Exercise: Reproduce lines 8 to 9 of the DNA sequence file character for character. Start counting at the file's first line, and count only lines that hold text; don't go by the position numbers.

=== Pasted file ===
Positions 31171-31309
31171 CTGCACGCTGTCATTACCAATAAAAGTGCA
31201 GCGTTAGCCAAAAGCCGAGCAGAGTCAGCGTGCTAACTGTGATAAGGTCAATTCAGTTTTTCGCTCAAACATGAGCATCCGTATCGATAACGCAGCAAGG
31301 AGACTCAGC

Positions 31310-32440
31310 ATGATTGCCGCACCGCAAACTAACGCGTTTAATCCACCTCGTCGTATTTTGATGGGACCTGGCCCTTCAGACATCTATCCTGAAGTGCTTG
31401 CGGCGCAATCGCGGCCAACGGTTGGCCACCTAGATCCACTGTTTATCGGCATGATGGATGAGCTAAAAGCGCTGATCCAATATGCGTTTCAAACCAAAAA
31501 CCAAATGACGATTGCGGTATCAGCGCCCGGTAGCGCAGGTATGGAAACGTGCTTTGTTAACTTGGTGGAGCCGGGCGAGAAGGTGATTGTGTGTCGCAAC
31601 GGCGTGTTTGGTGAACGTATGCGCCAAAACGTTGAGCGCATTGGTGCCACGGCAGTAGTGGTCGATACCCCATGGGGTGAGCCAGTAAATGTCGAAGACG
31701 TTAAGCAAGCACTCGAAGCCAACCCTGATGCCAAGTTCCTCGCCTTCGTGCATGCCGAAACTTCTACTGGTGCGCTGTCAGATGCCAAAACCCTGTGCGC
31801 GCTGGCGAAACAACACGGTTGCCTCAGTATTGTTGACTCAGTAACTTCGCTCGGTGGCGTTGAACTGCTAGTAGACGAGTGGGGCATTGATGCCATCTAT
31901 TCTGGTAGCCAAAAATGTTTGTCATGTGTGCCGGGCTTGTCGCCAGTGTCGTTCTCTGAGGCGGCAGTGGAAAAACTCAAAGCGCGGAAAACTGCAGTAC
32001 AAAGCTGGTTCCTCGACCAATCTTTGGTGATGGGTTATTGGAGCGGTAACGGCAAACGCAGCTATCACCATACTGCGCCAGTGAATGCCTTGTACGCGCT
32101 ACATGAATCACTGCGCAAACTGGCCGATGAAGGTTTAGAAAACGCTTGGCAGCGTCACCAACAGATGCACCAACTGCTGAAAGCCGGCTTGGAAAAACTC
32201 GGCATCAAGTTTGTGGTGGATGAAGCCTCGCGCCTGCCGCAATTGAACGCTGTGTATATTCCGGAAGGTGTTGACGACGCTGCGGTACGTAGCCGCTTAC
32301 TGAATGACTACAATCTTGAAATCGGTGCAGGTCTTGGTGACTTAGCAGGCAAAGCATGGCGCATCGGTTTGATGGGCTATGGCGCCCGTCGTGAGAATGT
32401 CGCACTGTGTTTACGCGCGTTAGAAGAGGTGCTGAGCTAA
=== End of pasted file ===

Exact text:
31501 CCAAATGACGATTGCGGTATCAGCGCCCGGTAGCGCAGGTATGGAAACGTGCTTTGTTAACTTGGTGGAGCCGGGCGAGAAGGTGATTGTGTGTCGCAAC
31601 GGCGTGTTTGGTGAACGTATGCGCCAAAACGTTGAGCGCATTGGTGCCACGGCAGTAGTGGTCGATACCCCATGGGGTGAGCCAGTAAATGTCGAAGACG